Here is another installment of our “Behind The Cover” feature. This time around, Pure Music takes a look at an interesting concept used as a promotional gimmick by a band from New Zealand.
Split Enz released their 5th album in 1980. To this point, they gained very little attention beyond their market. However, that quickly changed with this album. It was their first commercial success and had the title of ‘True Colours’ which played a role with the cover art used. In fact, not just the cover art but the vinyl album itself had a treatment done to it that made this a true collector’s item. What didn’t hurt the band any was the fact that the album also contained some great tunes. The top track was a song titled, “I Got You.”
That single got the band international attention as did their album cover art. In addition to several singles, some of which were only released in the Northern Hemisphere, there were albums released in four different colour combinations. They included yellow and blue, purple and yellow, blue and orange and finally, red and green. Over time, re-releases saw four more colour combinations which included lime green and pink, hot purple and burnt orange, yellow, blue and red and, to mark sales milestones, gold and platinum.
The cover art, aside from the multiple colour combinations, was mostly made up of simple geometric shapes. Imagine what it must have been like to stock the four different issues in the average record store. Chances were that as tempting as it was to display each separately, they all probably just ended up piled on top of each other.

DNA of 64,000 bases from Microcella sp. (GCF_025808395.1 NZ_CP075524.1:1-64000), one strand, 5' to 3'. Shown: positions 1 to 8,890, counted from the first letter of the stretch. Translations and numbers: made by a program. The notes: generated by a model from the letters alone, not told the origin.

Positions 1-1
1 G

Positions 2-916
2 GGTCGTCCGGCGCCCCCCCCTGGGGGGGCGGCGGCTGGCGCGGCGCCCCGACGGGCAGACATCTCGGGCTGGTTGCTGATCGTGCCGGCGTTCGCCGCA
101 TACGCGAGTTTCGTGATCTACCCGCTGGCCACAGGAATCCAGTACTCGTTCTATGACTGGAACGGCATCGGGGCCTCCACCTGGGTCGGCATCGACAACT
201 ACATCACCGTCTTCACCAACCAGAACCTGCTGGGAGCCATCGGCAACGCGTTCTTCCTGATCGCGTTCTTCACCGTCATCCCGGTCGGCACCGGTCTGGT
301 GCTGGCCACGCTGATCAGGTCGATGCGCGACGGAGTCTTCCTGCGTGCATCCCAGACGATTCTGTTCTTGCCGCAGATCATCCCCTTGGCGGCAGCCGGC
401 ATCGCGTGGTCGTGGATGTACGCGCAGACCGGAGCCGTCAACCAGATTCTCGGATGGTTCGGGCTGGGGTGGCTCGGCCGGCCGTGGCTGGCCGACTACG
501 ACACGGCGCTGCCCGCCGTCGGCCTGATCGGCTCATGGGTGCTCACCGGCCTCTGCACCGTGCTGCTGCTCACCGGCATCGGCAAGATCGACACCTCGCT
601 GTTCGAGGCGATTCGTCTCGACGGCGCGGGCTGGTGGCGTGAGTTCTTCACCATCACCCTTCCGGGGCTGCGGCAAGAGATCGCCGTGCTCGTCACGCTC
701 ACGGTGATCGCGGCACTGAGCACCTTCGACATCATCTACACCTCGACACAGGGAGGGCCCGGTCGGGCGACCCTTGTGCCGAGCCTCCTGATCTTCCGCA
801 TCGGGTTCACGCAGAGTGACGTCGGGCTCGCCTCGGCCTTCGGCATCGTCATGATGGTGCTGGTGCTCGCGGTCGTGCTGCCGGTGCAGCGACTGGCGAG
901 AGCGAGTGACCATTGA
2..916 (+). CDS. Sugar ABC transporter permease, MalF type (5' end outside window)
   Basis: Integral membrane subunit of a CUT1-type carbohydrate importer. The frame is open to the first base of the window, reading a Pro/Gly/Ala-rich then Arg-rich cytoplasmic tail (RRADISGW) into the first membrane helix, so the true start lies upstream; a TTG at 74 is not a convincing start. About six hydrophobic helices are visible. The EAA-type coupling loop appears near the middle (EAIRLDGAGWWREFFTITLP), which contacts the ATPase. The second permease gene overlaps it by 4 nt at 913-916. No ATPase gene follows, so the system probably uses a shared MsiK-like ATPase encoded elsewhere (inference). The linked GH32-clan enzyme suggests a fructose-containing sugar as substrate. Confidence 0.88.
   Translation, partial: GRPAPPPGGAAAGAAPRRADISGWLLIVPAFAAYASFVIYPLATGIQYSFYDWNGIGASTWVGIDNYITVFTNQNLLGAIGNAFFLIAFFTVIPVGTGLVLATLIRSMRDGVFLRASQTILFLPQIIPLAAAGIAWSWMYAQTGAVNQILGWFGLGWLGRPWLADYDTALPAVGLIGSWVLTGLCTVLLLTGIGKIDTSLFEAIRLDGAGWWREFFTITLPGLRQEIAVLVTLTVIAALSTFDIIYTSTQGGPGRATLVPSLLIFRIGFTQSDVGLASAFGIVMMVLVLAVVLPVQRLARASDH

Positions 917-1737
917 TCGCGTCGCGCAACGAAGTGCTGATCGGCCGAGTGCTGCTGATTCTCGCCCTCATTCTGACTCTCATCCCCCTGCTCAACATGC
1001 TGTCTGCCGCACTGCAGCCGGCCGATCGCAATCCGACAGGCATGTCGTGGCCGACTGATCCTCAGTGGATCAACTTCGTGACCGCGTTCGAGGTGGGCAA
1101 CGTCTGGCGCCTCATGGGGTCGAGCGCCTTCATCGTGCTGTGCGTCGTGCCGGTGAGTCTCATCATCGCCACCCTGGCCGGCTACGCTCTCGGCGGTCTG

As cool as it was to have all these options, the vinyl record itself had an even more interesting feature. The wild, imaginative shapes from the cover art along with other patterns were pressed into the vinyl using a technique known as laser etching. It’s more commonly used today for various reasons but on ‘True Colours’ it left visible ‘raised’ patterns when light hit the surface. Additionally, with light aimed at just the right angle, these patterns would spin on a ceiling or wall as the record was being played.
Split Enz was the first group to use this technique and ‘True Colours’ was the first-ever album to feature the laser etching. The idea behind it was to discourage counterfeiting of the disk.
The album experienced a remastering and was re-released twice with the 2006 issue including two bonus tracks. In 2010, ‘True Colours’ was recognized as holding the #22 position on the 100 Best Australian Albums list. Call it an honour or a huge distinction if you must. The irony here comes from the fact that the band was not Australian.
Pure Music Manufacturing is based in Manchester, UK. The CD manufacturing company offers several different CD/DVD manufacturing services. They include pressing and packaging. Pure Music aims to be your one-stop CD replication service based on the affordable packaging options they offer. They strive to meet your budget and the specific requirements of your project.